Siege of Fuenterrabía (1638)
|Siege of Fuenterrabía|
|Part of the Thirty Years' War and the Franco-Spanish War (1635-1659)|
Etching depicting the 1638 battle
|Commanders and leaders|
|Henri de Bourbon
Henri d'Escoubleau de Sourdis
|Juan Alfonso Enríquez de Cabrera|
|18,000 infantry and 2,000 cavalry
15,000 infantry and 500 cavalry
(Spanish Relief Army)
|Casualties and losses|
|4,000 dead or wounded
The French army commanded by Henri de Bourbon, Prince of Condé and Henri d'Escoubleau de Sourdis composed of 27,000 men and several warships besieged the city for two months, firing 16,000 shells into the walled city, leaving only 300 survivors, most of them women and children. The city was virtually destroyed, but nevertheless did not surrender.
On 7 September, the Spanish army led by Juan Alfonso Enríquez de Cabrera, 9th Admiral of Castile, relieved the city and defeated the French forces. The Spanish soldiers were successful, and the raising of the siege is celebrated annually on 8 September in a parade, known as Alarde.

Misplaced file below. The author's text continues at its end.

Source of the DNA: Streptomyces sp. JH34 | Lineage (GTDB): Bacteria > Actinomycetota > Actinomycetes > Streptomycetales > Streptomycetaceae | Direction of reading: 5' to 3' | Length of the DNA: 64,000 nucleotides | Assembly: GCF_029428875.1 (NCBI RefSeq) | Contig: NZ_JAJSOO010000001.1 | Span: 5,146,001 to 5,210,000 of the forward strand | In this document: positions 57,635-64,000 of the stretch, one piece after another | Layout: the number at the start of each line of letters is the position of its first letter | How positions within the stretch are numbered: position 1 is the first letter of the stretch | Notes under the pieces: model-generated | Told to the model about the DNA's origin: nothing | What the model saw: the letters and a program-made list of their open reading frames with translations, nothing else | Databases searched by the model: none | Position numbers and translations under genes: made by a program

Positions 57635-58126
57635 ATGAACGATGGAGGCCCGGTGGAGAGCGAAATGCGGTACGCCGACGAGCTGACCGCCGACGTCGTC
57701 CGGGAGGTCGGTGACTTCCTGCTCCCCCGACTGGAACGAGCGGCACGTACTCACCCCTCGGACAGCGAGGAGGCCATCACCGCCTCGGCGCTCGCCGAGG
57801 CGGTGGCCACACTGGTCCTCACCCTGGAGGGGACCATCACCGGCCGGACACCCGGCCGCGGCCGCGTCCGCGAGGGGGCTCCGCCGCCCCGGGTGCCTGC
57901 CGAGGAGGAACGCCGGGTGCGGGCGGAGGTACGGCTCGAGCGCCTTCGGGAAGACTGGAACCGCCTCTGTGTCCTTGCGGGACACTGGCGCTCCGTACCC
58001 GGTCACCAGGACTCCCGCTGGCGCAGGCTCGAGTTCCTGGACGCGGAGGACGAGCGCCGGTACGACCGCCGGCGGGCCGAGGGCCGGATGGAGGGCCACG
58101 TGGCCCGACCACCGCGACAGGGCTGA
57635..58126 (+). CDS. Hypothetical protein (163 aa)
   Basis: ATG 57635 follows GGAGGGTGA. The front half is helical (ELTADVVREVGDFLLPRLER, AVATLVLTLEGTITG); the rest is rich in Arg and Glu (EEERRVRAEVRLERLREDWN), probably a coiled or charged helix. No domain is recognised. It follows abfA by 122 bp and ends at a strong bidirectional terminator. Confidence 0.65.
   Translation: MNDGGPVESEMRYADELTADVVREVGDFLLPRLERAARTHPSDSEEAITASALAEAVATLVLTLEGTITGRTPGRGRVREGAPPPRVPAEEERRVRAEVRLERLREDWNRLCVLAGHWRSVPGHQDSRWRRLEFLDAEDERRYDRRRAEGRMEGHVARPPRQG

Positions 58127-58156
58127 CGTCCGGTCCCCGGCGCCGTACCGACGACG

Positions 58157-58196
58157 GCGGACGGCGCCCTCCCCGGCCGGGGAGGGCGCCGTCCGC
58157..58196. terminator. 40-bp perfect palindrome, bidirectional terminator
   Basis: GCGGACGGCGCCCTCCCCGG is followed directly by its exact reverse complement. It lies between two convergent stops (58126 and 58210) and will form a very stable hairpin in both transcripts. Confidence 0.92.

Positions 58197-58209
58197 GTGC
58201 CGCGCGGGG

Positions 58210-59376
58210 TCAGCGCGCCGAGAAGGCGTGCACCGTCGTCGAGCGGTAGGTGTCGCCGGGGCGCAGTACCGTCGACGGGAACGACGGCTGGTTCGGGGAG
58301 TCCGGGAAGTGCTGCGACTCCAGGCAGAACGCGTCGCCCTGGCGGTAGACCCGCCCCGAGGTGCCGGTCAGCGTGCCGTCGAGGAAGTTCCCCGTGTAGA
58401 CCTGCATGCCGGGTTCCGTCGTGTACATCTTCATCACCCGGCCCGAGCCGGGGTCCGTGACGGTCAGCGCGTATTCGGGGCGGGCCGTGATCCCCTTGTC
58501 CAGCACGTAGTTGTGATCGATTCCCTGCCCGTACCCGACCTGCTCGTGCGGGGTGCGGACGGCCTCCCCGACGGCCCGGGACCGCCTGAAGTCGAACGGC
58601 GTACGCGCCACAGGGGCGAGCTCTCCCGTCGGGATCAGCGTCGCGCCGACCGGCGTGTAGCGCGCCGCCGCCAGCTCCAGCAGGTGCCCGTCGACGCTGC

After the French disaster of Fuenterrabía (Hondarribia), Henri d'Escoubleau de Sourdis attempted to blame the defeat on one of his generals, Bernard de La Valette, Duke d'Épernon, who had refused to lead the attack, believing that it would fail.
For the successful resistance, the city received the title of «Muy noble, muy leal, muy valerosa y muy siempre fiel».
- Geoffrey Parker, Spain and the War, The Thirty Years' War London Routledge (1984).
- Hondarribia: El Sitio de 1638. Auñamendi Entziklopedia
- Clave historial con que se abre la puerta a la historia eclesiástica y política (1742)
- Geoffrey Parker p.223 n.72
-  Las fortificaciones de Fuenterrabía ante el Sitio de 1638.
-  Clave historial con que se abre la puerta a la historia eclesiástica y política, 1742.
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